It’s puzzling why only Americans made the cut in Joshua Kendall’s study of obsessive traits in seven high achievers -- but who cares? The control freaks and workaholics profiled in “America’s Obsessives: The Compulsive Energy That Built Nation” (Grand Central Publishing), one of three books reviewed in the Summer 2013 issue of Bloomberg Pursuits, are so fascinatingly weird that carping seems almost criminal.
More from the Summer 2013 issue of Bloomberg Pursuits:
Baseball great Ted Williams legally changed his birthday to a postseason date so that celebrating wouldn’t interfere with his concentration at the plate. Henry J. Heinz, he of the 57 varieties, unspooled a tape measure wherever he went; the ear of the statue of Ramses II, Heinz could have told you after his tour of Egypt, measures 3.5 feet (107 centimeters) in length. Thomas Jefferson, Charles Lindbergh, Alfred Kinsey -- the biographical details change but not the point: If obsessiveness isn’t a prerequisite for genius, it sure doesn’t hurt.
Prior to the invasion of Italy in World War II, the Allies decreed that certain cities not be bombed in order to protect their art and architecture. According to “Saving Italy: The Race to Rescue a Nation’s Treasures from the Nazis” (W.W. Norton), Milan didn’t make the list. On Aug. 16, 1943, an Allied bomb struck the refectory of the city’s Church of Santa Maria delle Grazie, although, remarkably, the building’s north wall -- containing Leonardo da Vinci’s The Last Supper -- escaped unscathed.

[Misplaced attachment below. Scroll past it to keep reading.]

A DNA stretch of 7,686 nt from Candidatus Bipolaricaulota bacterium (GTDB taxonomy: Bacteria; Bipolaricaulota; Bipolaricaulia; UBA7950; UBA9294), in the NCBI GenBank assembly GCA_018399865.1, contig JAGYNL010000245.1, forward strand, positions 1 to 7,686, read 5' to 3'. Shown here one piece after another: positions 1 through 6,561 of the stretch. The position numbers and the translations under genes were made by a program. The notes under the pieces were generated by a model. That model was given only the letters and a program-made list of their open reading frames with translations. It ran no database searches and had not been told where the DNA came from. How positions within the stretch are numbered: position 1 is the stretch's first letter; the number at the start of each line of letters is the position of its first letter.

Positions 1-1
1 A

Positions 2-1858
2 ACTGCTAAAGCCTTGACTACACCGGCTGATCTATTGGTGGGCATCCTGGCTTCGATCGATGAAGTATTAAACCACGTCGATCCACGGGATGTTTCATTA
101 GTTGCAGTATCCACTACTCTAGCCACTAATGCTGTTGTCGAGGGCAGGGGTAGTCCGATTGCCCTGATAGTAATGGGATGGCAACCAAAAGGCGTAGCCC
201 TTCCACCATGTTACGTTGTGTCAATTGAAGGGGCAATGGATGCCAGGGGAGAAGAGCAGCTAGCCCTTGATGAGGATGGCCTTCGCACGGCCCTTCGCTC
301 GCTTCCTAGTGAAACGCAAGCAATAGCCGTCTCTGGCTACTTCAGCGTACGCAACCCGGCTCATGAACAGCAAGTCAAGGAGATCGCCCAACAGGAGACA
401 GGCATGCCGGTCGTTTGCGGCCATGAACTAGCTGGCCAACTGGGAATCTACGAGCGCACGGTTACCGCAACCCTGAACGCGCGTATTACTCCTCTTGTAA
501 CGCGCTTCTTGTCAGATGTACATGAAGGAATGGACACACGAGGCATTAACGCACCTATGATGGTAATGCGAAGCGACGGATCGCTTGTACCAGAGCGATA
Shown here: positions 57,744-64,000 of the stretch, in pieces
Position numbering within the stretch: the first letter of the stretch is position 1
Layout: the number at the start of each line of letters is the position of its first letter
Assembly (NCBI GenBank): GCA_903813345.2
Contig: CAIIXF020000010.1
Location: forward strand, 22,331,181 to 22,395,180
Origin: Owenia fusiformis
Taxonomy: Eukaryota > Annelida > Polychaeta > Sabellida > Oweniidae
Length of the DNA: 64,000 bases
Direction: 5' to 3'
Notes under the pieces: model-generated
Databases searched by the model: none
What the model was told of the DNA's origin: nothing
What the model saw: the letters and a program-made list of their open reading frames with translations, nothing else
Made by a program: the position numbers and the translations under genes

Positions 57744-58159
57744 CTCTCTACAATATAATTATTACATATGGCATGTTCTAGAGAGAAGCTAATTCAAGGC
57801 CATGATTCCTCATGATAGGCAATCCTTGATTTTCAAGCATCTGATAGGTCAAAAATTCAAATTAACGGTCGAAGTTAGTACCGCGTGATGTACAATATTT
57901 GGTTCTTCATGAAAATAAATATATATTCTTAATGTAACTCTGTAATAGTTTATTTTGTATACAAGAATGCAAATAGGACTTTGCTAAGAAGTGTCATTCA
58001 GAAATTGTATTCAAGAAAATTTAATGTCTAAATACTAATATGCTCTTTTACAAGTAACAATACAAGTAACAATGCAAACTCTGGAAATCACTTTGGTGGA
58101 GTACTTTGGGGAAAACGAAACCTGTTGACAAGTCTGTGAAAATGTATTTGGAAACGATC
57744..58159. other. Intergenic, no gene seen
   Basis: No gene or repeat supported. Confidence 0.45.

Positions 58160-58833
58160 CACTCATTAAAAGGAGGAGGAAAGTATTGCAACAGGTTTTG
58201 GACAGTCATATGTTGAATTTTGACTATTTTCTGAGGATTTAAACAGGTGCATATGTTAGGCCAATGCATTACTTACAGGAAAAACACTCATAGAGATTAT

Among the heroes of historian Robert M. Edsel’s superb account are a fiercely determined band of American and British scholar-soldiers, nicknamed the Monuments Men. Among the first ashore, these foot soldiers for art tracked down and safeguarded dozens of masterpieces by Botticelli, Rubens, Titian and others. It’s thanks to them that we didn’t destroy civilization on the way to saving it.
In “Humboldt: Life on America’s Marijuana Frontier” (Grand Central Publishing), Emily Brady parts the “redwood curtain” to reveal the illicit industry flourishing amid the old-growth forests of Northern California. (The Golden State produces an estimated 80 percent of the nation’s pot.)
While the setting may be bucolic, the business it harbors is grim: violent, paranoid and fiercely opposed to reform. Humboldt County voted against legalization in 2010 -- welcome news to California’s $14 billion black-market marijuana economy, which thrives on the status quo. What sticks with you are the thoughtful and likable locals Brady encounters. Outlaws or lawmen, they reassure us that ornery American individualism still thrives.
(Malcolm Jones reviews books for Bloomberg Pursuits. The opinions expressed are his own.)
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